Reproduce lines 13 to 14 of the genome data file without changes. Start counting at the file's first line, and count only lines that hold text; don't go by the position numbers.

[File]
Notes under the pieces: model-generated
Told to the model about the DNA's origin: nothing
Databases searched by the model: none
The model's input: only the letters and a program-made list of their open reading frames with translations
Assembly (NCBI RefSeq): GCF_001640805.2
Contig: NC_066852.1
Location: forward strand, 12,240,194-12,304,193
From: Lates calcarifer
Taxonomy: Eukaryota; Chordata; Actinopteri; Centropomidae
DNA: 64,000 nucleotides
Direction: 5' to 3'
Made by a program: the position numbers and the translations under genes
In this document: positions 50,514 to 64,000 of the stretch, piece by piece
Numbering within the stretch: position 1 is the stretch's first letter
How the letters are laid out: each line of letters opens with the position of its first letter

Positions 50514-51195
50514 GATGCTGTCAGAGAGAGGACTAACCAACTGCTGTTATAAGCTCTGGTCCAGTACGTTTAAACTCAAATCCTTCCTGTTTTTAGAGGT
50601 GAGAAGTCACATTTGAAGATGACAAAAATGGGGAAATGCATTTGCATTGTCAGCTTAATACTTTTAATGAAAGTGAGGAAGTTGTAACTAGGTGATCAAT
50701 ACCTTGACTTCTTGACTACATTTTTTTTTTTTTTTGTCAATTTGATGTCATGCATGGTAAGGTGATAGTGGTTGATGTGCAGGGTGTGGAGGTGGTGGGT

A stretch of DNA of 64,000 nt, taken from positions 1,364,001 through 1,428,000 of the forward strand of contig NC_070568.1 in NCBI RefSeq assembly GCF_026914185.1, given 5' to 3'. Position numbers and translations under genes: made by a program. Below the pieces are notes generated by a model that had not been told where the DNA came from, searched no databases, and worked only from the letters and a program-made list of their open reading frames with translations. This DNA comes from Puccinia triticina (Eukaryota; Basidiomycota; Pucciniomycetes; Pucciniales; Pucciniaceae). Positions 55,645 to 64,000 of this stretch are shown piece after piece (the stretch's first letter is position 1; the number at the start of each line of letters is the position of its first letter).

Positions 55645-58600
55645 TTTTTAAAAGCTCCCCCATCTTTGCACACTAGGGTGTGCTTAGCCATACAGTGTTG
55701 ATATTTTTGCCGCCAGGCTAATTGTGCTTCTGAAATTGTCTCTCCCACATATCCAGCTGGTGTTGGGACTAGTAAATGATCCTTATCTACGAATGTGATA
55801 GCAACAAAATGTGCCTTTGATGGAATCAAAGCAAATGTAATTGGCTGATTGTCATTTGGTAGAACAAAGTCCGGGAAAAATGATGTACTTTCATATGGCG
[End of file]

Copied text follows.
In this document: positions 50,514 to 64,000 of the stretch, piece by piece
Numbering within the stretch: position 1 is the stretch's first letter